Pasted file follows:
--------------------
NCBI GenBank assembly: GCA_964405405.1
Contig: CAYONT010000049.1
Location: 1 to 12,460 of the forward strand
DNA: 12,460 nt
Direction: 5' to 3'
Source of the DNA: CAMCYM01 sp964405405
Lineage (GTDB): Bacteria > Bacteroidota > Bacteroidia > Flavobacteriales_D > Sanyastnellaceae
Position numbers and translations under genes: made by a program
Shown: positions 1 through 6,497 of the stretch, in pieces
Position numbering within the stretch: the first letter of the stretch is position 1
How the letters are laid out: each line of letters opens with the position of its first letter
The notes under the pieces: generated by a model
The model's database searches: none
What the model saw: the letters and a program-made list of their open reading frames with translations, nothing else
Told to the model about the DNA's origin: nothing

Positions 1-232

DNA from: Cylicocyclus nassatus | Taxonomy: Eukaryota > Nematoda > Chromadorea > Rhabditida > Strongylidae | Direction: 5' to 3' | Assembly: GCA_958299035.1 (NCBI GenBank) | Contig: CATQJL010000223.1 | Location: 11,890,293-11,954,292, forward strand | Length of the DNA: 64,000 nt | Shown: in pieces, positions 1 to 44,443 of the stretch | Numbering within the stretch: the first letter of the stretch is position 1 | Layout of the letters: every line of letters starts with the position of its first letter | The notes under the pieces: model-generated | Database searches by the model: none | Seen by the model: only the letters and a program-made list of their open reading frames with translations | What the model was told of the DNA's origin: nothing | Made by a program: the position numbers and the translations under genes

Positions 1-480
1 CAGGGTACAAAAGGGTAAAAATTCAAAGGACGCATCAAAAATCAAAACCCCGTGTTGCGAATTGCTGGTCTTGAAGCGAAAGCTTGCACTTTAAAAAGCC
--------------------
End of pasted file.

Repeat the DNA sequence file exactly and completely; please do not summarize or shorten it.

NCBI GenBank assembly: GCA_964405405.1
Contig: CAYONT010000049.1
Location: 1 to 12,460 of the forward strand
DNA: 12,460 nt
Direction: 5' to 3'
Source of the DNA: CAMCYM01 sp964405405
Lineage (GTDB): Bacteria > Bacteroidota > Bacteroidia > Flavobacteriales_D > Sanyastnellaceae
Position numbers and translations under genes: made by a program
Shown: positions 1 through 6,497 of the stretch, in pieces
Position numbering within the stretch: the first letter of the stretch is position 1
How the letters are laid out: each line of letters opens with the position of its first letter
The notes under the pieces: generated by a model
The model's database searches: none
What the model saw: the letters and a program-made list of their open reading frames with translations, nothing else
Told to the model about the DNA's origin: nothing

Positions 1-232

DNA from: Cylicocyclus nassatus | Taxonomy: Eukaryota > Nematoda > Chromadorea > Rhabditida > Strongylidae | Direction: 5' to 3' | Assembly: GCA_958299035.1 (NCBI GenBank) | Contig: CATQJL010000223.1 | Location: 11,890,293-11,954,292, forward strand | Length of the DNA: 64,000 nt | Shown: in pieces, positions 1 to 44,443 of the stretch | Numbering within the stretch: the first letter of the stretch is position 1 | Layout of the letters: every line of letters starts with the position of its first letter | The notes under the pieces: model-generated | Database searches by the model: none | Seen by the model: only the letters and a program-made list of their open reading frames with translations | What the model was told of the DNA's origin: nothing | Made by a program: the position numbers and the translations under genes

Positions 1-480
1 CAGGGTACAAAAGGGTAAAAATTCAAAGGACGCATCAAAAATCAAAACCCCGTGTTGCGAATTGCTGGTCTTGAAGCGAAAGCTTGCACTTTAAAAAGCC